Saturday, January 18, 2014

What Ever Happened to the MBA craze?



Only a few years ago, an MBA was touted as "how to succeed in business without really trying."
What happened to that fad?


Back when I worked for companies in the 1980's and 1990's, many middle-level managers would go "back to school" to get an MBA in order to advance their careers.   In the go-go 1980's, having an MBA was a big deal, and young fresh-faced MBA's were reshaping businesses and making huge amounts of money.  With their spreadsheets and number-crunching, they were the golden boys of the Reagan era.

The fad took off, and suddenly, everyone was offering a part-time MBA program, or a night program, study-at-home program, or, in recent years, an online program.

But just as suddenly as the fad took off, it flopped.   Suddenly, no one wanted MBA's anymore.

Well, that is not entirely untrue.   Someone with an MBA from Harvard, gradating at the top of his class, will still do well in business.  The mid-level manager with the online MBA, however, likely just threw away a ton of money.

Why is this?   Well, to begin with, a degree in "business" in general is pretty worthless.   Business isn't something you learn out of a book, just as playing the violin isn't something you can learn from a book.   You have to have a talent for it, to start with.   Book-learning can only enhance that talent, it can't create it.

So a young person with a business degree is going to find the going very tough - particularly if they have only middling grades and no work experience.   Experience is what sells, not grades or degrees.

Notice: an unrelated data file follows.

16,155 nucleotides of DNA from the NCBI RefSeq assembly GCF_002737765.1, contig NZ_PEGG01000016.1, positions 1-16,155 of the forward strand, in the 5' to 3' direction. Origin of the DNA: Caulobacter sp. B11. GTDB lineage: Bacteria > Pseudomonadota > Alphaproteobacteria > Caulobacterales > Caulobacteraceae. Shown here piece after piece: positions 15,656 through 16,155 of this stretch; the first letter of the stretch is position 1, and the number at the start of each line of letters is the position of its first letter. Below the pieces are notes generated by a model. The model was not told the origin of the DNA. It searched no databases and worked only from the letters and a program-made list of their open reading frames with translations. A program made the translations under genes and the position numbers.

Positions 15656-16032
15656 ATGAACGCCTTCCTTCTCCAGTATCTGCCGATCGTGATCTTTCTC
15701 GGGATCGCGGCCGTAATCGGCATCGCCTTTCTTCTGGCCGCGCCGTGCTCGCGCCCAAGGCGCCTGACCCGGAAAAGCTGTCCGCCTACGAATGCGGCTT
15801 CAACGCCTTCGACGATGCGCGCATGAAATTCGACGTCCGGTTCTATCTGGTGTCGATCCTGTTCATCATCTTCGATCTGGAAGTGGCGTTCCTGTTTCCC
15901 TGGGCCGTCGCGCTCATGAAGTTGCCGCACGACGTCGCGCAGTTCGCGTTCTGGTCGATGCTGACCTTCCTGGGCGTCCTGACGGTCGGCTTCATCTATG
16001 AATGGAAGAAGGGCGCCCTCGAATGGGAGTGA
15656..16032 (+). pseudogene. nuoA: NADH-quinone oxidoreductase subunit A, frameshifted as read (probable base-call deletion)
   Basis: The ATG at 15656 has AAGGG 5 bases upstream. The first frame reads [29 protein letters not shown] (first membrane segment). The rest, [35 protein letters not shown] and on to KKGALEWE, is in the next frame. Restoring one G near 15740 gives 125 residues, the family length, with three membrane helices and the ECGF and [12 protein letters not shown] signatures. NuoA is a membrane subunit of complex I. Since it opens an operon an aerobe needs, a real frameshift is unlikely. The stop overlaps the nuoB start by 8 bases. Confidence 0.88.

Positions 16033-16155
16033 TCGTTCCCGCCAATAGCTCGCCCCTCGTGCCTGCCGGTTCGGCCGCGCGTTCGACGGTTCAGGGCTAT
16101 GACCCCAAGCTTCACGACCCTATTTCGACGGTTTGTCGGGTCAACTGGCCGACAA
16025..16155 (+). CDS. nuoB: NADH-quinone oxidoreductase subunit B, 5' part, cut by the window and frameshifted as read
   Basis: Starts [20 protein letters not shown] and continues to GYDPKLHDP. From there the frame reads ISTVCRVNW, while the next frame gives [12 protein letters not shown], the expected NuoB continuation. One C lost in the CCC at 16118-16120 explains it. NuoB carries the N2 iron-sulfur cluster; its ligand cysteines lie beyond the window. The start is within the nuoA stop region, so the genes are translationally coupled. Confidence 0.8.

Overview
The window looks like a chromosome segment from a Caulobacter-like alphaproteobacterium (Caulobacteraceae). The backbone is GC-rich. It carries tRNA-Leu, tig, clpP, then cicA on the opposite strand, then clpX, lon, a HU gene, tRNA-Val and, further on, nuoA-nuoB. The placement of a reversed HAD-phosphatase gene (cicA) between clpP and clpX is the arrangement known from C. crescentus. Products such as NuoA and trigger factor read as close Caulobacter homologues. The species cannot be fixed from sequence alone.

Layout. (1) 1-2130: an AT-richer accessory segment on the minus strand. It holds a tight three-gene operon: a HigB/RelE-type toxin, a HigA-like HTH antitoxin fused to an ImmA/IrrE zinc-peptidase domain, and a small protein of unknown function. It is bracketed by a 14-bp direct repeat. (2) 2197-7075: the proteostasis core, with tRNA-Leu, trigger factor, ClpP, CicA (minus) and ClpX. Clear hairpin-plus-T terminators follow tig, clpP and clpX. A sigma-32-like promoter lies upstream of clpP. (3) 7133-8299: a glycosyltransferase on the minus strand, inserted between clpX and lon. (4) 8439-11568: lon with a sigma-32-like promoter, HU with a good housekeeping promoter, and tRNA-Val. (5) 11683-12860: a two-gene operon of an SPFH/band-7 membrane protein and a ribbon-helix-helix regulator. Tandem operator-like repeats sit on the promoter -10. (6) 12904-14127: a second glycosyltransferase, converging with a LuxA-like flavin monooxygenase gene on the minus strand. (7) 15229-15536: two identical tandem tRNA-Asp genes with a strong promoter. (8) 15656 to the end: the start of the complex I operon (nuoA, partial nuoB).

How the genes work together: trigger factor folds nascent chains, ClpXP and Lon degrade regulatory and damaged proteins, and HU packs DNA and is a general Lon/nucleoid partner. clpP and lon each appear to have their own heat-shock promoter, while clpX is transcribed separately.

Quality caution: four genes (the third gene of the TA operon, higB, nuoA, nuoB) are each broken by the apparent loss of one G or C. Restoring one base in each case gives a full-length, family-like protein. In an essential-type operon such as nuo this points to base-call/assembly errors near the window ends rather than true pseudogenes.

For a middle-level manager with a stalled career, an MBA may or may not jump-start it.  More than likely, not.    Chances are, if you see your career stultifying, it may be simply because you reached your level of incompetency already, and are not destined to go much further.

It is tempting, for many companies, to hire outside expertise, and at first, the idea of hiring consultants or MBAs from outside the business seemed like a unique approach.  Selling unconventional advice has always been good business.   And who knows?  Maybe some 25-year-old kid who has spent the last two decades taking classes and studying for exams has some special insight into the workings of your screw-machine factory.

Or then again, maybe not.   What a lot of companies found out - the hard way - was that they were paying top dollar for inexperienced "talent" which often made horrifically poor decisions about businesses they knew nothing about.

The appeal of the MBA is strong.  After all, studying "business administration" doesn't involve hard subjects like science and math (not difficult math, anyway).   So for folks with useless undergraduate degrees, an MBA seems like a good option - learning more bullshit to pile upon more bullshit.

Today, the big buzzword in the MBA field is "Big Data" (which, like "The Internet of Things" sounds really cool but doesn't really mean anything).  And some are saying that an advanced degree in "Big Data" is a fast-track to success.

But degrees without experience to back them up are still worthless.   As a manager of a company, are you going to hire some kid out of college because he has an advanced degree in some trendy topic?  It is possible - many companies do make dumb mistakes, to be sure.

But with the recent recession, a lot more companies are taking a more serious approach to business.  And trendy buzzwords, outside consultants, feel-good motivational speakers and other nonsense are the first thing that hits the skids when business goes bad.

So, yes, there is a market for bullshit, but I wouldn't make a career of it.

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